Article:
I once went to a lecture given by the agony aunt Irma Kurtz in which she claimed to stave off old age by trying to "change her opinion about things". Sticking to your trusty old shapes and colours is as bad as declaring the same old boring allegiances to the thoughts and opinions you had when you were 25.

Not that I like to over-think these things.

So I have been utilising my new paycheques to Update My Wardrobe and it hasn't gone too badly. Apart from the Boyfriend Jeans, which I am in love with and totally and completely horrified by in equal measure, it has been reasonably painless.

Here are the things I have bought, which I plan to wear when the weather cheers up. It's not much, because it is all expensive as I have finally paid heed to my own advice of buying a few expensive things, not a lot of old shit from the High Street. Though I must point out here that I never, ever wear any of this gear while attempting childcare.

For childcare I buy a job lot of H&M sweatshirts and black 3/4 length leggings from TopShop, which get totally trashed, sent to charity for rags and then replaced. There's nothing quite so nice as a lovely fresh pair of leggings.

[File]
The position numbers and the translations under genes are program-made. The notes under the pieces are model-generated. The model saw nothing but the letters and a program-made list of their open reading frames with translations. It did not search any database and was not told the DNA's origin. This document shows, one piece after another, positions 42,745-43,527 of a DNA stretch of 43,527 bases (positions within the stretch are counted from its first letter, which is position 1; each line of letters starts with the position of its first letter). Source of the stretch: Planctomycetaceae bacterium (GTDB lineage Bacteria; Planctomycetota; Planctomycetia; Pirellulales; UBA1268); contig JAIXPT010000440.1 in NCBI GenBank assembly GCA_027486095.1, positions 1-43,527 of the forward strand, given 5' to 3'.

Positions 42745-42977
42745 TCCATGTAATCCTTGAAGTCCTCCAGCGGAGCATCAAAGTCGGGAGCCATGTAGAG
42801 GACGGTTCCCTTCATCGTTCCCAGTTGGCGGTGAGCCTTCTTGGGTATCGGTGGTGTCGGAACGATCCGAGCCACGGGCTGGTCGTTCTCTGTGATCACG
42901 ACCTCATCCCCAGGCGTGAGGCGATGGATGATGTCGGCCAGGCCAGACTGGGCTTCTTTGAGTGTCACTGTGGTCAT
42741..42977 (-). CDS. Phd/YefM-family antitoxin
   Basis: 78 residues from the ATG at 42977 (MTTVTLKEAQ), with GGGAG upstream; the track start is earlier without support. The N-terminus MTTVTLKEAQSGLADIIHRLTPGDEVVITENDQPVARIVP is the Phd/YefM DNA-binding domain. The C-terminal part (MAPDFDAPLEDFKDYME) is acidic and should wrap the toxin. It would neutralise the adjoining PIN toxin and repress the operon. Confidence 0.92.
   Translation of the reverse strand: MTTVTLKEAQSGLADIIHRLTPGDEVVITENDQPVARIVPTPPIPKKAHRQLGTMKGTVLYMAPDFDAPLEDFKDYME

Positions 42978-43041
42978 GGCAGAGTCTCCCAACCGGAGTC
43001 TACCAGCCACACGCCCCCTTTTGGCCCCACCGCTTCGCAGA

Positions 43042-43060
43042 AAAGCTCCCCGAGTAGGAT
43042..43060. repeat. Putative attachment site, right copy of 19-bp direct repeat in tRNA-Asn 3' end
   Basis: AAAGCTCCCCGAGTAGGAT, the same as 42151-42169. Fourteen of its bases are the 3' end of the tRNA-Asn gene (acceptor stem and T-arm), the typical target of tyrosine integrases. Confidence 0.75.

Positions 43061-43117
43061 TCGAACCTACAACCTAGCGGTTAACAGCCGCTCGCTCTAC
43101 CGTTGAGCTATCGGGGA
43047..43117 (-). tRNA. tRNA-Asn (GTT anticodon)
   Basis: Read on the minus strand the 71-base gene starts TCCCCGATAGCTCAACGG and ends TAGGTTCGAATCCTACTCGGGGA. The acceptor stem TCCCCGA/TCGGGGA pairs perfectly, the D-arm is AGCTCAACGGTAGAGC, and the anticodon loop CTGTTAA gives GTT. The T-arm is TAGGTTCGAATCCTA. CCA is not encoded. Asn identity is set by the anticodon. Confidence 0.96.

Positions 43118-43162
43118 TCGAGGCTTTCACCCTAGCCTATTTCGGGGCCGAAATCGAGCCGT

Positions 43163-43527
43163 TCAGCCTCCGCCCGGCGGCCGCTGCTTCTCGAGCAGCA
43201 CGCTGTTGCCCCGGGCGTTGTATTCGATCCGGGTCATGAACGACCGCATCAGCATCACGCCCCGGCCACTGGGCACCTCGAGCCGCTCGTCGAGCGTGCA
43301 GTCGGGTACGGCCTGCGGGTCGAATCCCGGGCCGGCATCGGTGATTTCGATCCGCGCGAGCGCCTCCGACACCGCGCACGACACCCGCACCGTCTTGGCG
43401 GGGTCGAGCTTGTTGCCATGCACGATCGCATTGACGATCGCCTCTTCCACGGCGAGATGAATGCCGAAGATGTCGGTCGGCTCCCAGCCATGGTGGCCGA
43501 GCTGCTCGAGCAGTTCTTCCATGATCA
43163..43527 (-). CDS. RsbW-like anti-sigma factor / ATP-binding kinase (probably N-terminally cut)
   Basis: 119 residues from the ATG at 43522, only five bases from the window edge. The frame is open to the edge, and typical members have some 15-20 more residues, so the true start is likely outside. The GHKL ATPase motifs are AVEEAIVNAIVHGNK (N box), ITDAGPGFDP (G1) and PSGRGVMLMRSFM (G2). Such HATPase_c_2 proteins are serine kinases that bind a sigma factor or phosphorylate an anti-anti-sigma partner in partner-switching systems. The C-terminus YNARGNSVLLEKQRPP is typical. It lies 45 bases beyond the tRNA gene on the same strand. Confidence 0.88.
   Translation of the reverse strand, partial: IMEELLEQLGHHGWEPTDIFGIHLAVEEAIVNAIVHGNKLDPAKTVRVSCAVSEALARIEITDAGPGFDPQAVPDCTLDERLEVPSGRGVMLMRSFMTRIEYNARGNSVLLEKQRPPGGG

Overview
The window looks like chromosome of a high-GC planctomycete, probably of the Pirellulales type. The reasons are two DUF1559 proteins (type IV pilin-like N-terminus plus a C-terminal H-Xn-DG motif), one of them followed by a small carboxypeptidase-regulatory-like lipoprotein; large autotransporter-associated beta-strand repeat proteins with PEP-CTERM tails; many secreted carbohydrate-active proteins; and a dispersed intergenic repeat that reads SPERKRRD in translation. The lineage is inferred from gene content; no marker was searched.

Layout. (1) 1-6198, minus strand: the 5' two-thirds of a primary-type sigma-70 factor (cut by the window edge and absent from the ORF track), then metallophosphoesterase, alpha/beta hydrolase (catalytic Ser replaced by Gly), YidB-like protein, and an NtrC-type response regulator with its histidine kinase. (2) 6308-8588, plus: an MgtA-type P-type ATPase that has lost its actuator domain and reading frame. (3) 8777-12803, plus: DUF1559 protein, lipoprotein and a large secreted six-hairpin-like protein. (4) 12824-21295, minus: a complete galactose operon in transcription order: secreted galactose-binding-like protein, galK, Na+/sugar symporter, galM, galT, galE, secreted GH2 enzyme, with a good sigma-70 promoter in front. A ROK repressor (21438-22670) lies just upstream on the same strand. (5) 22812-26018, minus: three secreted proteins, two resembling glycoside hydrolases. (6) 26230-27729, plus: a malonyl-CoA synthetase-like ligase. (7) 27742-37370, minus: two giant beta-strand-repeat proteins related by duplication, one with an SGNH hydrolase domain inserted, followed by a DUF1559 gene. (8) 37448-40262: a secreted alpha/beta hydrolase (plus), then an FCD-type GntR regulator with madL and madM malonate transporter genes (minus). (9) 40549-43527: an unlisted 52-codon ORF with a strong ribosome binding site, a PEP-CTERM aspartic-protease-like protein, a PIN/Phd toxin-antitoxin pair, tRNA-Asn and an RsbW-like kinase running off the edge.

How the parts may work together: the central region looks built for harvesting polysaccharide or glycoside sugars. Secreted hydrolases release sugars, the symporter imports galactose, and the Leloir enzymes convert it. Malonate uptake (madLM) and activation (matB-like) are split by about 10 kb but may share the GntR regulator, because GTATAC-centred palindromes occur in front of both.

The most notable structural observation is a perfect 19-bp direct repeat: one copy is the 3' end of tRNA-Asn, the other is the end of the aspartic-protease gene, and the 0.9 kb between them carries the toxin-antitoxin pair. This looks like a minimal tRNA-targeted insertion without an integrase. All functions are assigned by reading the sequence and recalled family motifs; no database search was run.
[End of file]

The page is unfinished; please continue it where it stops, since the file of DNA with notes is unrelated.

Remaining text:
I bought ALL of this stash with my very own pennies, that's how much I love it all.

1 McQ Cross-printed sweatshirt, £165 available only online at matchesfashion.com. This is navy, although it looks black here. Goes with everything, excellent for anything smart/casual on the weekend.

2 Green crepe swing top, Michael Kors, £140, from Net A Porter. I love this. Hides the mid-section, great colour.

 3 Acne Boyfriend jeans, £190 Matchesfashion.com. I am scared of these but they are, also, SO FACKIN COOL.

4 Longline layering shirt grey/chambray, £98 from ME +EM.

I used to love wearing shirts, but the way I used to wear them, just cotton, with the top few buttons undone over jeans or whatever, looks horrible and wrong these days for some reason. I wear this buttoned to the top and it feels sleek and nice because of the jersey top-half and the cotton bottom half doesn't cling to my last remaining stubborn baby weight. Also, if you want to wear this under a sweater, there's no cotton top-bit to bunch up and make you look like a man. I am a size 12 and got this in an M.

5 Navy v-neck "swing" jumper, Me+Em £98 in an S to fit a size 12. 

Another favourite thing of mine, the v-neck navy sweater. I will probably be buried in one, but can't find one that doesn't cling horribly to my mid-section. It's a common thing, I find, with anyone who was even last pregnant 15 years ago and is now a size 6 - wearing anything tight around your middle makes you feel like you're being strangled. But this ME+EM sweater is terrific - a lot of their clothes have a lovely, very forgiving and super-comfortable "swing" to them.